Thirty years ago, you knew by heart the phone numbers of your family members and closest friends. For those that weren’t members of your innermost social circle, you had their names and numbers organized in your address book, or you’d look them up in the phonebook. If a friend had news to share, they’d call you up and deliver it personally. If they needed help, they would come to you and ask for it. (If my idea of the lives of adults thirty years ago isn’t spot on, forgive me. Thirty years ago I was spending a lot of my time figuring out how to use the potty, so I may have missed a few things.)
Technology has changed this for us.
Believe me, I am pro-technology. I am also pro-social media. I love being able to keep up with the lives of all my friends, near and far. I love getting to cheer their wins and sympathize with their losses. This post’s purpose is neither a condemnation nor a celebration of the things social media has done for us, but rather, a question.
Should we know so much about so many people?
Say, for example, you are scrolling through your news feed and come across a post from an old classmate, someone with whom you didn’t have many conversations or social interactions, someone you haven’t seen in at least 15 years, but you remember them being nice. This acquaintance is sharing sad news. Perhaps it is the loss of a beloved family pet, or a difficult diagnosis for an extended family member. Your heart aches for them. You hit the “Care” react, comment to share kind words, and maybe donate a few dollars to a GoFundMe.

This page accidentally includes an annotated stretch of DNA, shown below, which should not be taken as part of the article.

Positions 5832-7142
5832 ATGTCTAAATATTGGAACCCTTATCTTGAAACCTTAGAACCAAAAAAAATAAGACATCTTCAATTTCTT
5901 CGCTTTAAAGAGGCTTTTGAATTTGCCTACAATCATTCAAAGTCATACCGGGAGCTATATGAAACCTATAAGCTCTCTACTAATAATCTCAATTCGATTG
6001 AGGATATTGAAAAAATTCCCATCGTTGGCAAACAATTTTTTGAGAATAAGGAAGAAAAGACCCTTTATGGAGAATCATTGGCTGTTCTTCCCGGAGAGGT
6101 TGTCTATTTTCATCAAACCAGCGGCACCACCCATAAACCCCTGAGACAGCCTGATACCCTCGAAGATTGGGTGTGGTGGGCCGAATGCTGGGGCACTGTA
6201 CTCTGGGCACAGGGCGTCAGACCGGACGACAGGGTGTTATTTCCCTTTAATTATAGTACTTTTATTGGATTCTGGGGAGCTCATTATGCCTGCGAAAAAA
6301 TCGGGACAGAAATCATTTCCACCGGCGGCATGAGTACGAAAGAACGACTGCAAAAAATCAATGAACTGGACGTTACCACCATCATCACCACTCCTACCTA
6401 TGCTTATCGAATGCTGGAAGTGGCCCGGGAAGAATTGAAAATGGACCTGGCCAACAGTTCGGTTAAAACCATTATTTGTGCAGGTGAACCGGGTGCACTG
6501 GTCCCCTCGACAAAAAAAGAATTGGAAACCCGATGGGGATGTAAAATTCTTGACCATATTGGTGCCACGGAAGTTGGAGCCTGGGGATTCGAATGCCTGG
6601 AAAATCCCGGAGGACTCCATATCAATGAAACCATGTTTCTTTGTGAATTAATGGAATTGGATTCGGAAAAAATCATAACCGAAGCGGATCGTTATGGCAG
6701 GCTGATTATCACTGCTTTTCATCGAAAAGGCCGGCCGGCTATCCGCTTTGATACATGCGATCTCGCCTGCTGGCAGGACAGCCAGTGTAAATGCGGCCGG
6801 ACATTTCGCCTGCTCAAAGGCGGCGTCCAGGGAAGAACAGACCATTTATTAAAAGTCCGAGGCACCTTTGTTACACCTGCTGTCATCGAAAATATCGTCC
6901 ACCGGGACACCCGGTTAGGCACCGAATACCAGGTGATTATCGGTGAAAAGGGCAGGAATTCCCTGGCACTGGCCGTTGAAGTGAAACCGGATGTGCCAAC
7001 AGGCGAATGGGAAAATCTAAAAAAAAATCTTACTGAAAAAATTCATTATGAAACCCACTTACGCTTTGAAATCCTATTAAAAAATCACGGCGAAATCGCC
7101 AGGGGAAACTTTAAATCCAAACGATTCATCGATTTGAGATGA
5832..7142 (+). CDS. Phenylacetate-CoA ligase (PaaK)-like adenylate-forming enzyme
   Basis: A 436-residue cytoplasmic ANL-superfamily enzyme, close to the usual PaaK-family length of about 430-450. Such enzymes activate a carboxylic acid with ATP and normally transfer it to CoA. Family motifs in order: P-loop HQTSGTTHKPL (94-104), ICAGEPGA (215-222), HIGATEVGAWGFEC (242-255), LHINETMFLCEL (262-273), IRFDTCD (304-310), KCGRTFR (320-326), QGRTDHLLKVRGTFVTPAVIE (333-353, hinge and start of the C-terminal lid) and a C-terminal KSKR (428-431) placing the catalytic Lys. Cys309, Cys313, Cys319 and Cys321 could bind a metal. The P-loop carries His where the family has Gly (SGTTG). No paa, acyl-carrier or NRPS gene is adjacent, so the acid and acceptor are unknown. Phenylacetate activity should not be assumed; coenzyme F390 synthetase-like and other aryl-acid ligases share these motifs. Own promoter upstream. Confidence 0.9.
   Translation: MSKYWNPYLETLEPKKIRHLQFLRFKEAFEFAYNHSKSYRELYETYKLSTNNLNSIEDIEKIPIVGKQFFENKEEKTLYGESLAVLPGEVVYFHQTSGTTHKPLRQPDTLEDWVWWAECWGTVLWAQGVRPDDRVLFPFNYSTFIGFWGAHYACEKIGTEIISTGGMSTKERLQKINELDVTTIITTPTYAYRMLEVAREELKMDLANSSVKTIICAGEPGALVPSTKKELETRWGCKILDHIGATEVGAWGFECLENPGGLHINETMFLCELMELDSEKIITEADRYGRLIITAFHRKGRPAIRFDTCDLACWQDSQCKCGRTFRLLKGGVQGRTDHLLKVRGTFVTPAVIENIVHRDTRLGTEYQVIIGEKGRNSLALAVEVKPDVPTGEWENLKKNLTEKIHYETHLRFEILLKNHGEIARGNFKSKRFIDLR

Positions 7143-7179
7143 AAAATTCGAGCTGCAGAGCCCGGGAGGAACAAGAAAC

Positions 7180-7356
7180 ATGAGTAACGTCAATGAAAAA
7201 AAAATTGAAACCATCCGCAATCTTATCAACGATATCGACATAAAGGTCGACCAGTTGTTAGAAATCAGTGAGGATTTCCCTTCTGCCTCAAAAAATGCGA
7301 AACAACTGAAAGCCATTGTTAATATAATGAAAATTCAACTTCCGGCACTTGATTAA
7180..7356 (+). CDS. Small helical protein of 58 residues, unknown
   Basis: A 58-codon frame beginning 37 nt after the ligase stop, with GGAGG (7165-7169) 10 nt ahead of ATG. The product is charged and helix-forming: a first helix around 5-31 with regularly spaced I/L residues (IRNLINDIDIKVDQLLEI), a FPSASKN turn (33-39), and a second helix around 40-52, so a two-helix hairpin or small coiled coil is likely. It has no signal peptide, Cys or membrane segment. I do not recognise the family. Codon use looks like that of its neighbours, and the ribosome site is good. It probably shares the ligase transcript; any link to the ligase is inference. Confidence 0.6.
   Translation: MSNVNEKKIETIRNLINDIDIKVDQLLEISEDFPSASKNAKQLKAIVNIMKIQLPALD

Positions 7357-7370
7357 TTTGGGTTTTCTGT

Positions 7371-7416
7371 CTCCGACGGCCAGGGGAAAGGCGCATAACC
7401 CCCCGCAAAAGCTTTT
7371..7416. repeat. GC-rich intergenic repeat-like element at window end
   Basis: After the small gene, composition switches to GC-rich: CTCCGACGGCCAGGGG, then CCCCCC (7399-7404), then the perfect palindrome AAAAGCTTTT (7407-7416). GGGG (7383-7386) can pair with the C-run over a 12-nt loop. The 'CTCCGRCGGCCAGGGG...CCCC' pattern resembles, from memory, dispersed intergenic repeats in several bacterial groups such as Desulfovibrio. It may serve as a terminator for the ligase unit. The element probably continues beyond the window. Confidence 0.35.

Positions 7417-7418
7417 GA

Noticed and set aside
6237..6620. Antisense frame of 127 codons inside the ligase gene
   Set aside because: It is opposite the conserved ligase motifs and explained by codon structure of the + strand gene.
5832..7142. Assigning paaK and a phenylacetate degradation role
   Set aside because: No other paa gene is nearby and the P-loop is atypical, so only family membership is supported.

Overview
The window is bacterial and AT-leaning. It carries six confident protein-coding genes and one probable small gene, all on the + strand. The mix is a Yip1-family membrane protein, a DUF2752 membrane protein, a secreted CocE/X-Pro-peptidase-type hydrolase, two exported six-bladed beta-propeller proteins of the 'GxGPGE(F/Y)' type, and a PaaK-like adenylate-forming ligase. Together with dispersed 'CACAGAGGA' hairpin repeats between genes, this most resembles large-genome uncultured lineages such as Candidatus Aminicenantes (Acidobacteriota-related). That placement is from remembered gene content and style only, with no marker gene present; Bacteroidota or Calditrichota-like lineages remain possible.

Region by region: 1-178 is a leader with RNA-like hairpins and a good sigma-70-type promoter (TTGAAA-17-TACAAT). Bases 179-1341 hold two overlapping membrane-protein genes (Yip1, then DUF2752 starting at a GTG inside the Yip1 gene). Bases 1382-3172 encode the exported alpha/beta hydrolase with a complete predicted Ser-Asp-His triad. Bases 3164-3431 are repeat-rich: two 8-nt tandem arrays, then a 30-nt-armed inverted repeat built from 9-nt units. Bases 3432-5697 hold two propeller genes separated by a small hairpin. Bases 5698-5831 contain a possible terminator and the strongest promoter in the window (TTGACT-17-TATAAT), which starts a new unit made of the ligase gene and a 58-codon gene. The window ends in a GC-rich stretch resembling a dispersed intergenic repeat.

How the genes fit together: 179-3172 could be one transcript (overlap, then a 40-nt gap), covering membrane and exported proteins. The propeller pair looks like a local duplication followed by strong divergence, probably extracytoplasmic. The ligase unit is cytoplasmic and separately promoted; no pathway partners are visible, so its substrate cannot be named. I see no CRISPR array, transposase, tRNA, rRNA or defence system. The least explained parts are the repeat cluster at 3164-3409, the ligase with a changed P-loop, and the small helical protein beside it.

On the one hand, isn’t it so beautiful that all our hearts are growing so exponentially? Our capacity for empathy and kindness toward one another has reached an enormity unforeseen in previous decades. It is truly inspiring to learn how much we can feel for others without being physically or even emotionally close to them.
But on the other hand,
How much is too much?
How much ache for others can our hearts carry at once, while still having room for our own joy, peace, and contentment? Social scientists refer to Dunbar’s Number, formulated by anthropologist and evolutionary psychologist Robin Dunbar, which suggests that cognitively, we are not able to maintain stable personal relationships with more than about 150 people. How do we maintain our own mental and emotional stability while constantly being made aware of the innermost private details of the lives of hundreds of acquaintances? I will never stand in opposition of kindness and empathy. I am only asking how much of the lives of others we, as human beings, are equipped to hold in our minds and hearts at all times?
I do not know the answer to this question.
I will most certainly continue to pray and hold space for everyone that I possibly can, and I hope I don’t ever find that there is a limit. I will also allow space for myself away from the newsfeeds, cultivating the genuine close relationships in my physical world. I suppose all we can do is try to find that balance.